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The First Battalion Perak Sikhs

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Subject :The First Battalion Perak Sikhs
Published By : Wilson Company, Photographers, Orchard Road, Singapore 
Location : Ipoh
Estimated Year : 1890
Media Type : Postcard
Source : Ian Anderson, Ipoh / Kinta Properties Group
Remark :

This divided back card has a note on the back, but shows no sign of posting. It shows the Perak Native States Guides, a title that did not exist in the history of Perak. The photograph actually shows the 'First Battalion Perak Sikhs', the armed military arm of the Perak Police Force.

The Battalion had its roots in the ‘Perak Armed Force’ which was a mix of races (Sikhs, Punjabi, Malays and Chinese), first commanded by Captain Swinburne and from 1879 by Major R S F Walker CMG.  The 'Armed Force' was disbanded in early 1884 and ‘The First Battalion Perak Sikhs’, was established on 15 May 1884 to replace them.

The Battalion was divided into three sections - the Infantry, the Artillery and the Mounted Troop. Commanded by Major (later Lieutenant Colonel) R S F Walker they were trained in military duties as their professional role. They were supported by a Malay Branch, but as the only police force in the State they also had to carry out general policing in support of their Malays. The new force comprised 927 men. 701 were Sikhs and others were Parthans. The remainder were Malays who manned the boats and carried out general policing. According to Walker maintaining the required level of manpower in the Malay Branch was difficult. He is quoted as saying:

"The Perak Malays [lived too easily] to bind themselves to regular work and discipline."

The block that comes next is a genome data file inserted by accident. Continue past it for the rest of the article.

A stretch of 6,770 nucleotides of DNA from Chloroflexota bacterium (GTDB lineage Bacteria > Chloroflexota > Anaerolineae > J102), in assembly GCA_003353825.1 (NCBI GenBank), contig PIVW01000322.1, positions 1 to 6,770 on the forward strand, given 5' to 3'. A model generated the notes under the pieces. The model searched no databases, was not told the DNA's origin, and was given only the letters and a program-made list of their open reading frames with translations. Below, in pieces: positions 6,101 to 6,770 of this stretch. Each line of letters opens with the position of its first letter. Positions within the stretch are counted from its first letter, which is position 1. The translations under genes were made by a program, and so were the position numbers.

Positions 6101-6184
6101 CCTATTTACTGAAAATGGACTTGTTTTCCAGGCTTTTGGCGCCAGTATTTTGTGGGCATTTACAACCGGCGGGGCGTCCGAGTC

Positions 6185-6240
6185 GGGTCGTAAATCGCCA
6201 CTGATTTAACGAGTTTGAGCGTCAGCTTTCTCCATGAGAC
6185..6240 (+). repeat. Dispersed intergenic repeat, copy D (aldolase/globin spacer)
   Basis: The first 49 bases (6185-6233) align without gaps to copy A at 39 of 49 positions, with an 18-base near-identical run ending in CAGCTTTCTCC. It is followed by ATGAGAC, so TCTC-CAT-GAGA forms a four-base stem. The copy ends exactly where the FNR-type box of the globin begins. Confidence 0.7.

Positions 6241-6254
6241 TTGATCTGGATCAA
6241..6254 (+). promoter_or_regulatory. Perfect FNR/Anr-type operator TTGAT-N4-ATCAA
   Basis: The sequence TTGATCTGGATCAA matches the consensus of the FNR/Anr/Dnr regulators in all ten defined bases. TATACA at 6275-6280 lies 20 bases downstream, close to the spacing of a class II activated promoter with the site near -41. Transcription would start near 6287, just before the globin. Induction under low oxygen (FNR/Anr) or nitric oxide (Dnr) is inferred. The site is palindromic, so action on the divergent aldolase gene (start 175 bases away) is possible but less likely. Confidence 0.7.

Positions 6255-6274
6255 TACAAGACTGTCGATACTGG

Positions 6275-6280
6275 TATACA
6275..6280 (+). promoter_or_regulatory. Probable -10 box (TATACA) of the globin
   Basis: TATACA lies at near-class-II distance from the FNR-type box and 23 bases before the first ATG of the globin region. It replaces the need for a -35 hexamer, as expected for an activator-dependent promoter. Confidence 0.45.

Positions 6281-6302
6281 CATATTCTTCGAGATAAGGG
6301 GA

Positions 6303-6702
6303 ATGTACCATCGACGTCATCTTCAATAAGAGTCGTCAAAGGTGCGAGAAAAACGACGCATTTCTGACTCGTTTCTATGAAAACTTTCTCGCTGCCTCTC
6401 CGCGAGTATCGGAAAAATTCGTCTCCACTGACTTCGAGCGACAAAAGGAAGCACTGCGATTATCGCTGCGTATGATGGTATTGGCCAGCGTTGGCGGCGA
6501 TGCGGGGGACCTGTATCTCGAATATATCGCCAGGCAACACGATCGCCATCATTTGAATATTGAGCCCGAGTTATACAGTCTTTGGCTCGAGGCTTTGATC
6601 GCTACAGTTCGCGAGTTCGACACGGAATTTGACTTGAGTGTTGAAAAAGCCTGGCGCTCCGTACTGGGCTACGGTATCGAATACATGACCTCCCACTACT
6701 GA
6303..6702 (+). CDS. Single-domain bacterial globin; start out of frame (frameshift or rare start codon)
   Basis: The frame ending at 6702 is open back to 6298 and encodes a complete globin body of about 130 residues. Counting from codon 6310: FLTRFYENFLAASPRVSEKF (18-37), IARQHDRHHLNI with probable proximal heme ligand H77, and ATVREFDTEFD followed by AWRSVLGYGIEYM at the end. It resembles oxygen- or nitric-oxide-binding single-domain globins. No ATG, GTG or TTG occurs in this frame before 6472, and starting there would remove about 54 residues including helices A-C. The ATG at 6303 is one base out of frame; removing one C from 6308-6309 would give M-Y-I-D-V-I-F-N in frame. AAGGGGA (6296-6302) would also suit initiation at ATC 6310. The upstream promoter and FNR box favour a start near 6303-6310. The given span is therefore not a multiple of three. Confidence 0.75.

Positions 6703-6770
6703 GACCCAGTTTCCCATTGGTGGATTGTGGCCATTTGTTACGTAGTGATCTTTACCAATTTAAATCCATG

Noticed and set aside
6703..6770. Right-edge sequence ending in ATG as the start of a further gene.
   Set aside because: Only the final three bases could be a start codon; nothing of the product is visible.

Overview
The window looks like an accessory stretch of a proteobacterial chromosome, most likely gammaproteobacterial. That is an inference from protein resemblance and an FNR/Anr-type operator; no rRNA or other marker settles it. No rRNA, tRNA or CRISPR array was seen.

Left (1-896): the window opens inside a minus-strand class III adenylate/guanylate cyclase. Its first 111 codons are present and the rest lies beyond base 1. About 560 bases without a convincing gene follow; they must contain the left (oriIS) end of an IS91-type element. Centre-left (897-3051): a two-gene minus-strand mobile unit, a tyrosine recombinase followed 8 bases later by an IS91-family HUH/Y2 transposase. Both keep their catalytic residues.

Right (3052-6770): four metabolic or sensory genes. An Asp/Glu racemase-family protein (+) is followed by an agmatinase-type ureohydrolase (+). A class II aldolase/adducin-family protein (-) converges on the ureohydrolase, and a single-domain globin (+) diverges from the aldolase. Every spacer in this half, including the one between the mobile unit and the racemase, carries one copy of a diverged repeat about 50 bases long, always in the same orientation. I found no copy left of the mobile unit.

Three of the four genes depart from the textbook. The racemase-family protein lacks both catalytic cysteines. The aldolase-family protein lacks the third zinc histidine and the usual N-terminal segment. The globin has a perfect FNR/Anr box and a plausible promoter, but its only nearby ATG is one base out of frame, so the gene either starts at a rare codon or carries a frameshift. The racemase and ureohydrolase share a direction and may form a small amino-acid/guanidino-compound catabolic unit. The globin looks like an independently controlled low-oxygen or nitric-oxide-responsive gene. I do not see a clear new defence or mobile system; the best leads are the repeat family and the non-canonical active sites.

Consequently very few local Malays could be induced to sign up as policemen although there was no shortage of volunteers as Boatmen. Consequently, Walker had to recruit from other States, including Malacca and Province Wellesley.

The Battalion had many duties, one of which was the Fire Brigade. In 1884 they provided four well-trained companies for the Fire Brigade in Taiping. In 1889 this system was extended to Teluk Anson, Gopeng and Papan, while Ipoh was included in 1890. Unfortunately, in 1892, they were unable to prevent the huge loss of buildings in the Great Fire of Ipoh. Civic duties such as these put a great strain on the Battalions resources and in 1890 their numbers were increased. 

In 1889 Walker recommended to Taiping and Ipoh that steam pumps should be supplied to back up the water mains, but no action was taken until after the Great Fire of Ipoh when the Town Council ordered a Greenwich Fire Engine from London. It arrived in 1893 and was manned by the Sikhs of the First Battalion.

The Battalion also took on (fr9m 1884) the res0ounsibilty for the Registration of Births and Deaths and the Registration of Vehicles. After an outbreak of Rabies they took on the Registration of Dogs and around the same time they conducted the first official population census. In addition to all their extraneous duties they were also required to carry out all normal police duties in what was described in the Perak Annual Report of 1884 as:

“… a scattered population living in flimsy dwellings dotted around about 6,000 square miles of country, lonely roads and jungle paths but few police stations comparatively speaking, a mining population and a coast seamed with a network of creeks difficult of approach in most states of the tide.”